On Sunday, John Hinderaker posted an article at Power Line Blog wondering what protection against Russian invasion does Europe have from NATO or the European Union. It’s a very timely question.
The article notes:
Russia’s invasion of Ukraine has caused a number of European countries–probably all of them–to reconsider their military defense postures. If Russia attacks them, will they be able to resist? And whom can they count on to come to their aid?
Responses vary. Germany is talking about abandoning its post-WWII de-militarization. France, in Gaullist tradition, wants the EU to take the lead on security. Others rely on a presumed airtight NATO guarantee of military assistance.
Sweden is an interesting case. Sweden is not a member of NATO, although it has collaborated closely with NATO’s central command. Instead, Sweden has allied itself with the U.S. and, to a lesser extent, the U.K.
This is a portion of the interview with Björn Fägersten, head of the Europe program at the Swedish Institute of International Affairs, included in the article:
Does the EU’s mutual defence clause have a similar effect to Nato’s Article 5?
Björn Fägersten: In a purely legal sense they are equivalent – in some ways the EU is a bit sharper. But on the other hand, the EU’s clause has a sub-clause that makes clear that it doesn’t affect member states’ individual choices on security policy, for instance for those countries that are neutral.
A key difference between the EU and Nato is that the EU has no real apparatus. Nato has a joint military headquarters, SHAPE, but the EU doesn’t have an equivalent.
Within the EU there are also expectations that Nato will be at the centre of European planning – most EU countries are members. In the EU’s Global Strategy from 2016 it is made clear that Nato is the cornerstone of the EU’s defence.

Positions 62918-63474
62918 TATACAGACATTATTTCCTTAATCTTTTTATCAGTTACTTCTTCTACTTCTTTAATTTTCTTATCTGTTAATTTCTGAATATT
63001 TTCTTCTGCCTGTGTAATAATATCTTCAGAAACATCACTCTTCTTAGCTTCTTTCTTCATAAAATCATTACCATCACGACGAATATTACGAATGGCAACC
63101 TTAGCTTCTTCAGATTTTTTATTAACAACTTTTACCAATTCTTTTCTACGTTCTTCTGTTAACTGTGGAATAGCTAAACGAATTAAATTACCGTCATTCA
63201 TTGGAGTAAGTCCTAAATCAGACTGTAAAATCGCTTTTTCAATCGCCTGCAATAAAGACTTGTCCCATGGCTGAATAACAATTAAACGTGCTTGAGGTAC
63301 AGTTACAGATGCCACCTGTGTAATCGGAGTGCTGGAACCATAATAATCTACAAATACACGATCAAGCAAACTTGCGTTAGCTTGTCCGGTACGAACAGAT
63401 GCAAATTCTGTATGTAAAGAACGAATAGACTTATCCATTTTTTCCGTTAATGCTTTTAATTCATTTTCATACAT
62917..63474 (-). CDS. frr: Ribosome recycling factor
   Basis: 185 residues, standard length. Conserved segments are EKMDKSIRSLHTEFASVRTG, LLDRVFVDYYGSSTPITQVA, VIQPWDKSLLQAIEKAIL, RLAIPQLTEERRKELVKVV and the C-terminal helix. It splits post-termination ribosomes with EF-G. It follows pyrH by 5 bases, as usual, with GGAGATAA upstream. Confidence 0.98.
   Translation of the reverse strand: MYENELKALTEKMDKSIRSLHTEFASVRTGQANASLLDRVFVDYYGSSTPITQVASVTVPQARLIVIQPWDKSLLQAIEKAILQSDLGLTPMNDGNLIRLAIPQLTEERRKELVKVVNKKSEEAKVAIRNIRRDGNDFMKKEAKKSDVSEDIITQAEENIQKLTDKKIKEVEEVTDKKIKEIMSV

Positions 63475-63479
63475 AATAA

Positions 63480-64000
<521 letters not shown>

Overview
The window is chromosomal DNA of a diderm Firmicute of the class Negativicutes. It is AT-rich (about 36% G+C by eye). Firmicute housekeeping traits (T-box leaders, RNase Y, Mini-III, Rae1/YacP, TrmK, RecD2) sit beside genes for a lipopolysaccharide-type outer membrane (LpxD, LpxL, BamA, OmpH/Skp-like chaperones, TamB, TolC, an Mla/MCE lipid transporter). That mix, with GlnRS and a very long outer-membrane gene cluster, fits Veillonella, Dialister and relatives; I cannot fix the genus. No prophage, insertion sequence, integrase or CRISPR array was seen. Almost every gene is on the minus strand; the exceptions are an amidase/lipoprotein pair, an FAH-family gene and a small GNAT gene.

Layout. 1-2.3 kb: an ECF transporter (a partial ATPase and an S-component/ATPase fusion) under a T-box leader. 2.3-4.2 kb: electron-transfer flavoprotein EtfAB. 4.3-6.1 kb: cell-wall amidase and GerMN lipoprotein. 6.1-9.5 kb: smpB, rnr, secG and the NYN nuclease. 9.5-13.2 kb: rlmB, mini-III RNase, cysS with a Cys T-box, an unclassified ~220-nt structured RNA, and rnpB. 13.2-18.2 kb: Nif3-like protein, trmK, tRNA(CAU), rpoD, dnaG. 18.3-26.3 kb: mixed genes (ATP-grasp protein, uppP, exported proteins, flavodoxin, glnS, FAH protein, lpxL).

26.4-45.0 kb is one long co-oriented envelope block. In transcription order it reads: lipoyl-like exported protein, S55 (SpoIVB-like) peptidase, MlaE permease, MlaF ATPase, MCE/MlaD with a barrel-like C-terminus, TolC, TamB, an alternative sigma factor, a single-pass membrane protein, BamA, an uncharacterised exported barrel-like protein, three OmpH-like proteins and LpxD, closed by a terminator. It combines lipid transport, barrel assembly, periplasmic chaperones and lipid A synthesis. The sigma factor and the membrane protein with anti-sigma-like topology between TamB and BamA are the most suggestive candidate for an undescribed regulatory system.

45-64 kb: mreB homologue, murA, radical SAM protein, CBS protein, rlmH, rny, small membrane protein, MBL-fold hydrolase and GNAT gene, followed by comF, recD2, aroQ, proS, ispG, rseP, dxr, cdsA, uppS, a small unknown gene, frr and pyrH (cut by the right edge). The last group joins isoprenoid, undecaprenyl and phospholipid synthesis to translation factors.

Looking to the future, many in the EU, not least Macron, have long spoken about the need for strategic autonomy, where Europe will take a more independent line in defence from the US. Last week Germany announced a huge increase in defence spending. How will that change the equation for Sweden?
BF: If in the long term Europe starts taking greater responsibility while the US takes the main responsibility for handling China, that would change Sweden’s calculation. Sweden would like there to be an American interest in its security, but if, for example, a new president was elected in the US in 2024 who had a more doubtful approach to European security, Sweden would be forced to rapidly reevaluate its defence strategy.
The article concludes:
Call me a cynical lawyer, but does “such action as it deems necessary” really obligate the U.S., or anyone else, to a full military response to Russian aggression in Europe? Might “such action” merely encompass economic sanctions in the event of a Russian invasion of, say, Lithuania?
I suppose it is best if Russia’s leaders assume that Article 5 represents an airtight mutual security pact, but it is easy to imagine a weaselly or mentally challenged president–or, perhaps, one who is uniquely focused on American self-interest–going back on 70 years of interpretation of Article 5 and more or less abandoning our European allies. No doubt that is something that they, too, are imagining.
Which I think is probably to the good. Donald Trump was right: it is long past time for powerful European countries, including Germany, to look to their own defense, even if in cooperation with us. And, of course, the more able they are to defend themselves against Russian aggression, the more likely they are to receive military help from their NATO allies, including us, should the time come.
There is value in working together and providing mutual aid, but there is also a lot of value in standing on your own two feet.